The packet-header detector **1202** receives signals from the demodulator via the multiplier **1202**. As in the equalizer system shown in **1306** initially sets the equalization coefficient to a known value, such as, for example unity. The packet-header detector **1202** detects a packet preamble by searching for a predefined bit pattern in the received signals from the demodulator **1030**. When the packet-header detector **1202** detects the bit pattern as a preamble vector v_{r }having an amplitude and phase. The received preamble vector p_{r }is provided to the equalization calculator **1306**, and a start-of-packet command is sent to the symbol detector **1203**.

The equalization calculator **1306** calculates the equalization coefficient c_{e }by comparing the actual received preamble vector v_{r }with an expected preamble vector p_{e}. The equalization coefficient p_{e }is provided to the multiplier **1201** to equalize the data from the demodulator **1030** for the packet corresponding to the detected preamble. The equalization coefficient c_{e }equalizes the data received from the demodulator **1030** to reduce the effects of channel-induced distortions of the received signal.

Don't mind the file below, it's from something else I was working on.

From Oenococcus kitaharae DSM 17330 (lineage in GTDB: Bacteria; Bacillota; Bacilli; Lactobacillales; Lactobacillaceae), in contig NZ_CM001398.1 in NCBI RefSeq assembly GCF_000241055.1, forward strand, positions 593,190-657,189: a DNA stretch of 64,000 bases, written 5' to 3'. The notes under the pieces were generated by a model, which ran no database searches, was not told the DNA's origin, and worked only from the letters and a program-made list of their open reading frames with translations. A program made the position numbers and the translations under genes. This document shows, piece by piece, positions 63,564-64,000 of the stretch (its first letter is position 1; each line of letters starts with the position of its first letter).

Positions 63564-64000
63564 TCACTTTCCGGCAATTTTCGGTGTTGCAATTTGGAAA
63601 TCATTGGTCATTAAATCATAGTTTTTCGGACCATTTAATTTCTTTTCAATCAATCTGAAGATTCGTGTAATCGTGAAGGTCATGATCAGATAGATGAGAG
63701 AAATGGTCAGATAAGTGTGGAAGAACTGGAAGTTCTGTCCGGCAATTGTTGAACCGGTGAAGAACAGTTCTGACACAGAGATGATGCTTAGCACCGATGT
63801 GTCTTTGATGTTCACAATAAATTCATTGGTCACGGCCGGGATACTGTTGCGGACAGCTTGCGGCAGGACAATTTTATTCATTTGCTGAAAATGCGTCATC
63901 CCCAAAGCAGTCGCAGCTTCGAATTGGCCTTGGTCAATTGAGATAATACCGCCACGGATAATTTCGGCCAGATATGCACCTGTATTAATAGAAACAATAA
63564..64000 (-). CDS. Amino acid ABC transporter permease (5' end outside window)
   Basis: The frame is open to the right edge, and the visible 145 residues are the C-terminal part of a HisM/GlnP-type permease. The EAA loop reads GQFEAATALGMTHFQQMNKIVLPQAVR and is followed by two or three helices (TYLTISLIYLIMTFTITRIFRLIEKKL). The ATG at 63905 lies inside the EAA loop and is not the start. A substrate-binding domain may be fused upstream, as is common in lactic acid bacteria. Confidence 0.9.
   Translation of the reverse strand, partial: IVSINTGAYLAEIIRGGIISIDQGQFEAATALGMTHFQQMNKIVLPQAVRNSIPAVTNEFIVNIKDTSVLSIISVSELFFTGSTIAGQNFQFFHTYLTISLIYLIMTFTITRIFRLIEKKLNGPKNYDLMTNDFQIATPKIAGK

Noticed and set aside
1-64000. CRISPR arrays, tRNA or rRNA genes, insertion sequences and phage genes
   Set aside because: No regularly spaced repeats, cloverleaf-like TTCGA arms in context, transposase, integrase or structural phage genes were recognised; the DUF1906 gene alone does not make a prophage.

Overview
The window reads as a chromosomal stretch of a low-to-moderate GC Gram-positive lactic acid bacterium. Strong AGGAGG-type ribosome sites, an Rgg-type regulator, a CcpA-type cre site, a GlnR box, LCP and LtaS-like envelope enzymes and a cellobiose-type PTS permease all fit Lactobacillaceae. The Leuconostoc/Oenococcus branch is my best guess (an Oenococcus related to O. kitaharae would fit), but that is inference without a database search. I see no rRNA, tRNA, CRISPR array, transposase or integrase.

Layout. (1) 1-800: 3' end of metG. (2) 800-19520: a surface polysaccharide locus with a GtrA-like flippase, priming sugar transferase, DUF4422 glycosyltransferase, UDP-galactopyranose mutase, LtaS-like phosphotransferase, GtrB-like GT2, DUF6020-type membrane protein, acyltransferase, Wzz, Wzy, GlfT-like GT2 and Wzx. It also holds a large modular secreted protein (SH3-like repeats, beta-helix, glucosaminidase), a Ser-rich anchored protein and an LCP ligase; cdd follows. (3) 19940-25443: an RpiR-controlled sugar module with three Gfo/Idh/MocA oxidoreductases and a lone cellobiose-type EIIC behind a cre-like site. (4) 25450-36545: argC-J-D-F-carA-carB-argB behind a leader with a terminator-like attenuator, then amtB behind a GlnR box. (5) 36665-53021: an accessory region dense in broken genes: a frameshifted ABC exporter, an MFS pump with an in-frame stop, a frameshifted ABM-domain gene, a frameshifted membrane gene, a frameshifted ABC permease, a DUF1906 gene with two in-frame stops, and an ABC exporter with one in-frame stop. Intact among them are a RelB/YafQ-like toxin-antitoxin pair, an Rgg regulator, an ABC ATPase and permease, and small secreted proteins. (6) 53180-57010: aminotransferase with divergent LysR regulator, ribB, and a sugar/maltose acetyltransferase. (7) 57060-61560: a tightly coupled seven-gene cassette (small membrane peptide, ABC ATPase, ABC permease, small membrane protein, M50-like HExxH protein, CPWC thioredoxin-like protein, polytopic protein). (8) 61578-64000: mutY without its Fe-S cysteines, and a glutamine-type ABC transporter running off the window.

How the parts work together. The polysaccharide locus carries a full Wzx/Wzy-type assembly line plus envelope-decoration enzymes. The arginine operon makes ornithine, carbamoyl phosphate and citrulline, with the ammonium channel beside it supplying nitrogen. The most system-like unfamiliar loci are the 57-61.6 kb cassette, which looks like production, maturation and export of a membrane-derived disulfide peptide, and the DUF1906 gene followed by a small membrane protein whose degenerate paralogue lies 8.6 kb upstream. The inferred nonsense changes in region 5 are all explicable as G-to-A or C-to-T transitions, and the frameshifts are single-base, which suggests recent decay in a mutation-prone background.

After receiving the start-packet command from the packet-header detector **1202**, the symbol detector **1203** received equalized data, extracts the first symbol from the equalized data, and provides the symbol to the packet framer **1204**. The symbol detector **1203** also provides a received symbol vector s_{r }and an expected symbol vector s_{e }as symbol equalization data to the equalization calculator **1306**. The received symbol vector s_{r }is the actual vector detected for the received symbol, and the vector s_{e }is the expected vector for that symbol. Upon receiving the vectors s_{r }and s_{e }the equalization calculator **1306** recalculates the equalization coefficient and provides the equalization coefficient to the multiplier **1201** to equalize the data for the next symbol.